The Swamp

swamp

Howdy, folks. I’m here with another one of my hitchin’ adventures. I’ve written about this one back a few years ago, but I’ve cut out all the superfluous words and the hyperbole in this version. Just the unadorned facts this time ’round.

Before we get started, I got something to say. When reading these stories, you may think these adventures happened all the time while I was on the road. Well, that’s not true. I was on the road five years and most of it was pretty mundane. Just moving around and meeting new people. Things did happen, but not every event was a full story’s worth. Like the time I was kidnapped by a woman because she was tired of being lonely. When I “escaped” from her, I ran into the heir of the Coca-Cola fortune. He had rebelled from his wealth and privilege and bought an old school bus. He was travelling around the country with a bunch of hippie friends. I sat up front with him as he drove and listened as he told me of his life before dropping out. He had been a world traveler and had some good stories of his own. I sometimes think of him and wonder if he ever dropped back in. So you see, while things were always interesting, they were seldom dire.

Now, on to my story:

I was standing on the side of a lonely road, wet and cold, when the car stopped fifty feet ahead of me. The fog was so thick the car itself was not visible, only its red taillights. This was in the panhandle of Florida in 1967. The time was three in the morning, and I was hitchhiking home on a deserted two-lane that ran through a swamp.

When comfortably ensconced in the passenger seat, the driver told me to call him Teddy Bear. Because of the low visibility, we were going about thirty miles per hour, and Teddy Bear was in an expansive and talkative mood. He told me in great detail of his job as an ambulance driver. He especially enjoyed picking up and transporting dead bodies. As we traveled the winding road, I learned of the joys of being in close proximity to the dead. He spoke of his fascination with death and dead bodies. I nodded in agreement with whatever he was saying. I was not about to be put back out into that inhospitable climate for being an inattentive guest. I had been let off from my last ride five hours earlier, and in those five long hours, I had not seen a single soul until Teddy Bear came creeping along.

Fifteen minutes into our time together, he slowed the car down even more than was necessary, given the conditions. It was about then he said, “You know, I could kill you, throw your body out into the swamp, and nobody would ever find you.” Having said that, he reached under the seat and came up with the largest damn hunting knife I ever did see—before or since!

When you’re in a car traveling ten miles an hour, it does not seem like you’re going very fast. However, if you try to exit a vehicle while going at that rate of speed, it’s a whole different story. I grabbed the door handle and yanked on it as though my life depended on it. I meant to put my right foot onto the pavement, followed by my left … and then run like hell. But that’s not what happened. My feet got tangled and I found myself falling. I had just enough time to get my hands out in front of me before my face met the asphalt.

As I lay prostrate on the ground, all I could see were the red taillights slowly receding into the fog. Then my heart jumped straight into my mouth. The brake lights came on! Then, to make matters worse, the white backup lights came on immediately thereafter. I jumped up and took off in the opposite direction. When I was a good ways down the road, I thought it might be safe to stop for a moment and see if I was being pursued. I turned to see those goddamn taillights still coming my way. They might as well have been the angry red eyes of a demon for the fear I felt.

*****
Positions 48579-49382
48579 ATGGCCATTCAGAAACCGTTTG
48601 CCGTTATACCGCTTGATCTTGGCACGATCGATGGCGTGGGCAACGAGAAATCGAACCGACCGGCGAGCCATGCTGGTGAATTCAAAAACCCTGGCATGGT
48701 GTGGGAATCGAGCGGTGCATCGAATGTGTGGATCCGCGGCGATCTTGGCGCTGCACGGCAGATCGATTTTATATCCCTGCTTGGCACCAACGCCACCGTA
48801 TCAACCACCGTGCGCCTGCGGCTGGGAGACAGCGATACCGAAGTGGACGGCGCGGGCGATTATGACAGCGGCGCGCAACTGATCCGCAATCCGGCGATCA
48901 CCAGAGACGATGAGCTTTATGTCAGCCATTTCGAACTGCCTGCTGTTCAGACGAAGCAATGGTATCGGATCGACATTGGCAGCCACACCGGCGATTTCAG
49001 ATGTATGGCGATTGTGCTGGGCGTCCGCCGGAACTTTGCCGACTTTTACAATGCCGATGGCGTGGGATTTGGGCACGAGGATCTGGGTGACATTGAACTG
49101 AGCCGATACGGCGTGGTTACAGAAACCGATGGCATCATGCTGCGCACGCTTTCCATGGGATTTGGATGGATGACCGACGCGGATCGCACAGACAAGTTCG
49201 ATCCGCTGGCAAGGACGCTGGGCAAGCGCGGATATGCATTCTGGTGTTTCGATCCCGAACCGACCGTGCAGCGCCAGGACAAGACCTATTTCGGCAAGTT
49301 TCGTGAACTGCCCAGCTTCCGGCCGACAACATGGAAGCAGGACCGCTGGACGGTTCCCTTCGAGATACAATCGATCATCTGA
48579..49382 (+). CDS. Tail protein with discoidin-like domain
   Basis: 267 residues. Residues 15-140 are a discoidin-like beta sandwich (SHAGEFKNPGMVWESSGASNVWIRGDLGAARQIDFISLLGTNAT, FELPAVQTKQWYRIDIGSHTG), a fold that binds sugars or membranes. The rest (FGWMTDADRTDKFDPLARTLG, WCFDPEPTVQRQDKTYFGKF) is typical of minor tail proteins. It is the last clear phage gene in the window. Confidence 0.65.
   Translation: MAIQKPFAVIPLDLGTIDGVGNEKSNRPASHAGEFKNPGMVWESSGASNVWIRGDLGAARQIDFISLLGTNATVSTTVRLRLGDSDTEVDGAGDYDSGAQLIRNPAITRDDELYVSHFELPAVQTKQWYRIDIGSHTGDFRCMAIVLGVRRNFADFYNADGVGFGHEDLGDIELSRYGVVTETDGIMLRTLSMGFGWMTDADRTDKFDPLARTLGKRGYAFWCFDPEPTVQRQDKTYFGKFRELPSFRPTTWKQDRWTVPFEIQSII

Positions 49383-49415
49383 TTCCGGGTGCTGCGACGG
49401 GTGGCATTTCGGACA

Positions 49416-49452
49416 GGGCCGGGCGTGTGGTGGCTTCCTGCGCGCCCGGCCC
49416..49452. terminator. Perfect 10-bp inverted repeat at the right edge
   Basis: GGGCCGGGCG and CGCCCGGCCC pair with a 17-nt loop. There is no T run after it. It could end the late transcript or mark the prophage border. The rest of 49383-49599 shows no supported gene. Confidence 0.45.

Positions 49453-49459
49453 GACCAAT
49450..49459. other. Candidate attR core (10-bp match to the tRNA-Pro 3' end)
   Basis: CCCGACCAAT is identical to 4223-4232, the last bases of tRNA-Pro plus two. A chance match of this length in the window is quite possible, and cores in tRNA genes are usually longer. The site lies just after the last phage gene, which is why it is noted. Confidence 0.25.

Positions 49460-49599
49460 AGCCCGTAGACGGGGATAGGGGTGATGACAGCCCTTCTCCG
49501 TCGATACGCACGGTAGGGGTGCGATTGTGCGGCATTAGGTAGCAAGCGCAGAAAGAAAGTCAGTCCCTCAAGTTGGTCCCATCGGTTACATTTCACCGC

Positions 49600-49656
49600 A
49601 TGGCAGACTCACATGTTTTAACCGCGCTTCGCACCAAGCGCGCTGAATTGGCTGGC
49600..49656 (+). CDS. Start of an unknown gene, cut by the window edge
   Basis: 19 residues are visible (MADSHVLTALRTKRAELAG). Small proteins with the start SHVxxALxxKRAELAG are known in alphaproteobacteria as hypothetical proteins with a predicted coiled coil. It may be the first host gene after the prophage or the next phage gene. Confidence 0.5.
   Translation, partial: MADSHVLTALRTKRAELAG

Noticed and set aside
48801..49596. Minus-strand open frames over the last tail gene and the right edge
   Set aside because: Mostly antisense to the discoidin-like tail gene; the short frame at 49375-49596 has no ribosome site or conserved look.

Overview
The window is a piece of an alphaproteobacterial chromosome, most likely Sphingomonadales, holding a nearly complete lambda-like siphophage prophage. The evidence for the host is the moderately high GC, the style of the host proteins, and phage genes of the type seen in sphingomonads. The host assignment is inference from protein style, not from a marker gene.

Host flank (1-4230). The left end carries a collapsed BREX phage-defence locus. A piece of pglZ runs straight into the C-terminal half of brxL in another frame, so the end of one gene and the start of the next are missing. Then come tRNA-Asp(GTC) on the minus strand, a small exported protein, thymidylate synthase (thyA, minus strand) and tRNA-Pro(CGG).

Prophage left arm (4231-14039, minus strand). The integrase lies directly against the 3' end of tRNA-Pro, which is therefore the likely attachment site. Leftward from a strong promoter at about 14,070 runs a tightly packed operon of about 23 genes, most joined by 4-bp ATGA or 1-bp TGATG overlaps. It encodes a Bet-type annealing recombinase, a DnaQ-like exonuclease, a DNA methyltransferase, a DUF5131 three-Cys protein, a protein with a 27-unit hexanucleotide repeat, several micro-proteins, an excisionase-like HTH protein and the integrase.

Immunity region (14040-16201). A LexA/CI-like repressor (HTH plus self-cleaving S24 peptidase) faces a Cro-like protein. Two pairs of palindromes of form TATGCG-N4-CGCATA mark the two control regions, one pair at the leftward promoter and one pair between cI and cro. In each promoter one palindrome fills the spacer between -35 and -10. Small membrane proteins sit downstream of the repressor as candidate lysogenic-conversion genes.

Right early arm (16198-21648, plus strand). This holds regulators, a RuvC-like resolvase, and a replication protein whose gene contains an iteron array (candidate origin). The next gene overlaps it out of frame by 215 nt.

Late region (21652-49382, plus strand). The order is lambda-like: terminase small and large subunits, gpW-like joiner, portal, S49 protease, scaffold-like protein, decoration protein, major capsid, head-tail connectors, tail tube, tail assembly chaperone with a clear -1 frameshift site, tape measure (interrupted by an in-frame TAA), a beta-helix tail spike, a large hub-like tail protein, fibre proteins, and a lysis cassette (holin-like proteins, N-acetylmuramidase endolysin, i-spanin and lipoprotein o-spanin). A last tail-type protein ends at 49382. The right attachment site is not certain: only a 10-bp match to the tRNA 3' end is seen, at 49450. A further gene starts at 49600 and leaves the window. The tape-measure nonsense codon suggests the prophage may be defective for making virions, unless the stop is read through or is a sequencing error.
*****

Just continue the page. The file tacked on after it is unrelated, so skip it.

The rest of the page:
I then became cognizant of my folly. Staying on the road had been a mistake, a big mistake. He could follow me at his leisure. There sure wasn’t any other traffic around to impede whatever he had in mind. Was he toying with me? Had he done this before? Did he indeed throw dead bodies into the swamp, never to be seen again?

There was only one thing to do; get off the road and into the swamp. When you’re running for your life, you don’t sweat the little things – such as snakes and alligators. I turned and ran for the tree line, which lay about fifty feet from the road. I could not see the trees, but I knew they were there, having seen them earlier in the night before the fog thickened.

A few feet in, I stepped into a foot of water. My initial reaction was to stop and take a step back. But as I did so, the car pulled level with my position. This propelled me onward. The only problem with this strategy was the noise I was making as I splashed through the water. But I kept moving.

I finally reached the tree line and stopped and listened. From the sound of his splashing, he was close on my heels. Suddenly, there was dead silence. Even the frogs had stopped their raucous croaking. I held my breath. If I didn’t know better, I’d swear I was the only person for a hundred miles. Then it started. Out of the dense fog, I heard a chant that almost made me cry. “Hey chick, chick, chickie. Hey chick, chick, chickie. Come to Teddy Bear.”

My God! If things weren’t creepy enough already.

I dared not move a muscle. Then I caught a break. I could hear he was moving away. Without making a sound, I ventured a peek from behind a tree. It was the first time I had seen him since leaping from the car. His white ambulance driver’s uniform was glistening-wet from the tiny water droplets hanging in the air, making it semi-luminous. He was still too close for me to make a run for it. He might hear me. I was not about to budge unless it became absolutely necessary. I watched in fear as the ethereal figure became an iridescent blur, fading into the inclement mist.

When I thought it safe, I started off in the opposite direction. I had to move slowly so as not to make any noise. It was slow going, but I seemed to be making progress when all of a sudden I heard him coming up fast behind me. I reacted like an animal pursued and blindly ran farther into the swamp.

As I frantically blundered about, I noticed that the water was getting deeper. I pivoted, hoping to find shallow water again. But there he was, not ten feet away. His face indistinct in the fog. However, there was no mistaking the menace in his voice as he said, “Hey, Chickie, I’ve been looking for ya.”